Who Needs to Improve?

Every organization needs to improve, but only some have to improve.

The eight Ivy League schools need to improve, but they do not have to improve because theirs is a sellers’ market. True, they must compete against themselves, so within the Ivies – if one can afford the tuition and living expenses – it is a buyers’ market. As a result, the leaders of Ivy League institutions can focus on things other than improving administrative and academic processes.

Public higher education needs to improve and they have to improve. Students have choices of where to go for public higher education. External to the Ivy League is a true buyers’ market. Therefore, the leaders of public higher education institutions should be totally focused on continuously improving administrative and academic processes. But they are not.

Public higher education leaders frustrate their stakeholders when they:

  • Fail to see the market has shifted from sellers’ to buyers’.
  • Do the same things when a sellers’ market existed at a time when a buyers’ market exists.
  • Think a few small improvements is good enough.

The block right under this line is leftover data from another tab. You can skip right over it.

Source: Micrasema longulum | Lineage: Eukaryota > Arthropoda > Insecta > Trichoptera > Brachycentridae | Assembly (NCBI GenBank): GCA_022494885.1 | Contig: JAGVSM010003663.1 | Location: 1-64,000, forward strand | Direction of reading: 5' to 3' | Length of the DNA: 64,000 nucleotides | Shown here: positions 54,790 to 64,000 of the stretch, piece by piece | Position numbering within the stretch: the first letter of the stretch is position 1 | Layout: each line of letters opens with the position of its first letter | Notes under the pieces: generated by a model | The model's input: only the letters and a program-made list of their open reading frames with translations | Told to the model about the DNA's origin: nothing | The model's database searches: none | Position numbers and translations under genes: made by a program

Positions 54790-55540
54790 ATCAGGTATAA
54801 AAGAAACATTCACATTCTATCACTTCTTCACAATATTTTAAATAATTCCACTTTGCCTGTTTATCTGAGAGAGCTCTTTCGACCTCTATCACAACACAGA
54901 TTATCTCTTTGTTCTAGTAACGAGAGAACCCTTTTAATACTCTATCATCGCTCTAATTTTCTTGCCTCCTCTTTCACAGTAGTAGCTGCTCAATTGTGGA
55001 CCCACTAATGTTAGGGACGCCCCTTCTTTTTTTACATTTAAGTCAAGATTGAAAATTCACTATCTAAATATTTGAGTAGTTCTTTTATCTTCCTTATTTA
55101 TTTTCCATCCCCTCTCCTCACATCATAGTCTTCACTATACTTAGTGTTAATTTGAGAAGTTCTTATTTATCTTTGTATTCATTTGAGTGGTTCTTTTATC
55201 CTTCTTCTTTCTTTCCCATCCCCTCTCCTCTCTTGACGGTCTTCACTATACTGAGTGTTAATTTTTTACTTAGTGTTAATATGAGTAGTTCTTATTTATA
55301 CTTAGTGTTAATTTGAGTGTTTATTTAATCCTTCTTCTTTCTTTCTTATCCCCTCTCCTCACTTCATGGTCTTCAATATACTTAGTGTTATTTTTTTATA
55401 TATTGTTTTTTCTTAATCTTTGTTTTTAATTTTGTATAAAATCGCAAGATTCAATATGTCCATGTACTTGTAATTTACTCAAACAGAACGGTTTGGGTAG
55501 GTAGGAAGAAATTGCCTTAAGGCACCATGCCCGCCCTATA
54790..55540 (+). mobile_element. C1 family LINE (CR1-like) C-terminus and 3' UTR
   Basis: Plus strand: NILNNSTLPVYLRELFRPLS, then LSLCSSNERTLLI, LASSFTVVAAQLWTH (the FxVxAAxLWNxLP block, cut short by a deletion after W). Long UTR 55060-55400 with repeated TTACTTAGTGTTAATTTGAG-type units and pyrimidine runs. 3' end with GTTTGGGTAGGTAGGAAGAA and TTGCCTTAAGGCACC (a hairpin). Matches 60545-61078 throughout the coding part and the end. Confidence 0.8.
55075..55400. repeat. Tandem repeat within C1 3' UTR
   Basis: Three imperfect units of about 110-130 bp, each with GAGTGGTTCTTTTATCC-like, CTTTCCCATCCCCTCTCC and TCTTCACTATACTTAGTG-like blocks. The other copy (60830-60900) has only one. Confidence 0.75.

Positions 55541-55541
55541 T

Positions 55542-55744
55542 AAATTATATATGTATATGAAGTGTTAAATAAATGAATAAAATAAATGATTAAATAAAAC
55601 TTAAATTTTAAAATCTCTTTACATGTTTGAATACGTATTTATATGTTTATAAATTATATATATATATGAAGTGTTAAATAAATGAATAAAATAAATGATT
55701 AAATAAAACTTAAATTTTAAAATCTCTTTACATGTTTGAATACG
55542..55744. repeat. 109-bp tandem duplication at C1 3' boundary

• Think improvement means to spend money (e.g. expensive new dorms, expensive learning management systems).

None of this is helped by leaders’ decisions that contradict their assurances that “students are the most important thing” (e.g. reduced instructional support, poor teaching, poor administrative processes, high tuition, poor sexual assault response, etc.).

So, we ask “why?” Why are public higher education leaders so blind to the obvious changes that have taken place, and so ill-informed about how to effectively deal with it? Is it because:

  • They are career academics, unaware of how other industries deal with major changes in a marketplace?
  • They are unaware of different management systems and associated leadership routines?
  • They have fallen into the trap that being in a leadership positions means that they are smarter than anyone else (and therefore dismiss others’ concerns and recommendations for improvement).
  • They lack intrinsic motivation for improvement; they lack the spirit of change and embrace the spirit of same?
  • They are unwilling to admit that their strategy for the university is flaws and must be drastically changed or scrapped?
  • They are not willing to think, learn, and do things differently from what they are accustomed to?

How can the leaders of public higher education be so uneducated about how to lead public higher education? Their ignorance will surely do harm when, they will swear to us, their intent is to do only good.

But perhaps there is hope: Maybe a big-name consultant will come around and point out the problem and suggest some progressive corrective actions. The only difference is what could have been had virtually for free will cost the university a few million dollars.

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